bonds keep Peter Tan connected to Kellogg
Tan carries around with him a poem that helps recall his responsibilities
as a leader — something he thinks about a lot, which
is good, since as president and CEO of McDonald's Greater
China he manages more than 75,000 people.
reads, in part: "...to find the best in others...to leave
the world a bit better...to know that one life has breathed
easier because you lived."
Kellogg School alum says he considers leadership "perhaps
the most important and least appreciated" discipline that
demands organizations' attention. And one way he helps disseminate
cutting-edge insights in this area is by supporting Kellogg.
active on the Kellogg Alumni Advisory Board, has volunteered
as a Reunion keynote speaker, made significant financial contributions
and earned a 2004 Schaffner Award from the school for his
overall commitment to advancing the Kellogg mission.
us should spend part of our lives making it better for others,"
realize it at first, but my Kellogg experience has had such
a powerful impact on me that it's almost life transforming.
So there is a moral obligation to leverage this wonderful
opportunity I enjoyed and give back to others, including Kellogg
graduate credits Kellogg with providing the management tools
to enable him to move from "B to B — banking to burgers."
Tan left Citibank in 1993 for McDonald's because, although
he enjoyed banking, he wanted more opportunity to work with
people and make a positive difference in their lives. Tan
says his successful transition "testifies to what a well-balanced
program Kellogg offers."
providing the practical skills to change careers, Kellogg
gave Tan something even more profound, he says. "Kellogg helped
me become more confident, creative, inquisitive and strong-willed.
That's when I knew I really had to do something for the school."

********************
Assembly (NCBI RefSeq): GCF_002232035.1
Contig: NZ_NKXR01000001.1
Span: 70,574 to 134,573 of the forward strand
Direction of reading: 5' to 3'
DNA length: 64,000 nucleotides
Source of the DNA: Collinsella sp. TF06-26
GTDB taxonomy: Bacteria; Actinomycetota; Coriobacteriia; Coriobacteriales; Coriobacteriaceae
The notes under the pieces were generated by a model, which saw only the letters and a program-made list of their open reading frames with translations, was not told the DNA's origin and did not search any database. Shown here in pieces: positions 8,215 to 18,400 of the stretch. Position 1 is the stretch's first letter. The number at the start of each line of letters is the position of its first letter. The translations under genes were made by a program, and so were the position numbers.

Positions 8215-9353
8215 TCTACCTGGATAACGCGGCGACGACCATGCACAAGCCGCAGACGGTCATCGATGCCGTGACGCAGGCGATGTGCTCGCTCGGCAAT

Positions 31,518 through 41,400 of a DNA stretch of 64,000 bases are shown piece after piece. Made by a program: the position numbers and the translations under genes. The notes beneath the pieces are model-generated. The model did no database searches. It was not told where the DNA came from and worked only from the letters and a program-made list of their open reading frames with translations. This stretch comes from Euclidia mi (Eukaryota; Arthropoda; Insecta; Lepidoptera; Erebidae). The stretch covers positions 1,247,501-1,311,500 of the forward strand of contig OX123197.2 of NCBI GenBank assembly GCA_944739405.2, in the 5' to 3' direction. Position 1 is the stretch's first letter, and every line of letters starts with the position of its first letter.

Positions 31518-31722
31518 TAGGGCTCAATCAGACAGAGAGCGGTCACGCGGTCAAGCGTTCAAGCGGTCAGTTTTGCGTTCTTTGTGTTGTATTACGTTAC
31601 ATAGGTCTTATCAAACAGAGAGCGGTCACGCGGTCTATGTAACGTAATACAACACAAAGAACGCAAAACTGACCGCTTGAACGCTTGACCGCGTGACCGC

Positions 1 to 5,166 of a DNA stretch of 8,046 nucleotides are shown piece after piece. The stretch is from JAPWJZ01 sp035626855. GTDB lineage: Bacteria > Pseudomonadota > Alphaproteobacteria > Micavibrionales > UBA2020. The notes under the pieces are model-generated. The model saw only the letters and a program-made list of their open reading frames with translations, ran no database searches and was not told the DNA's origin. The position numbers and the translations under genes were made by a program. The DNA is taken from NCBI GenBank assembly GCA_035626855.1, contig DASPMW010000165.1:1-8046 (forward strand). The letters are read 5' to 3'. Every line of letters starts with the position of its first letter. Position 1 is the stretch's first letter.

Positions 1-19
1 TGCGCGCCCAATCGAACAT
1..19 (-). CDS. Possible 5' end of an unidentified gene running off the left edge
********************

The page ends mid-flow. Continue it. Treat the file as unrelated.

Tan feels strongly that he and his alumni peers must do all
they can to support Kellogg — support that he says has
not always been demonstrated as widely or deeply in the school's
alumni community as it should be.
Kellogg alum has a vested interest in protecting their own
investment in the school," states Tan, who considers the tuition
he paid for his education analogous merely to the greens fees
in golf. But to keep playing the game, he says, you have to
to work to maintain Kellogg," says Tan. "You wouldn't buy
a car, for instance, and forget about maintaining it. How
do you even put an amount on the value of a Kellogg education
that gives you a foot in the door for the rest of your life?"
Kellogg provided a framework that enabled him to rise to a
senior leadership position. In particular, the school's culture
and emphasis on teamwork has proven valuable in how he approaches
success is about managing people. McDonald's is not a hamburger
business, but, ultimately, a people business," he says, adding
that the company's international ventures have done well,
in part, because they have simultaneously functioned as local
firms while retaining their transnational brand identity.
Kellogg excels not only in delivering the core competencies
every manager needs to succeed, notes Tan, but also in imparting
an ability to manage people.
he has conceptualized several values that have informed his
success, both professionally and personally. Among these he
cites the importance of establishing "an emotional trust bank"
within an organization that enables people to feel secure
and respected. Without this trust, he says, employees won't
do their best work. Other values include caring about your
people ("true leaders almost never talk about themselves")
while cultivating "ferocious passion" and "undaunted curiosity."
build a great company if you are not passionate about the
brand and products, or if you wake up each morning dreading
the fact that your picture hasn't yet appeared among the obituary
pages of your daily paper," says Tan.
who see more of themselves reflected in this description than
they would like to admit, Tan advises lifelong learning as
a way to rejuvenate.
Kellogg alums don't have to look far for such inspiration,
says Tan, who recalls his MBA experience as "unique" because
of the "connectedness" between the faculty and students.
graduating more than 20 years ago, Tan still relishes returning
to Evanston. "It's like coming home when I'm here," he says.
"Kellogg has been almost family for me because of the camaraderie
and bonds I've built through participation with the school."
to Bob Eckert '77
to Why alumni give back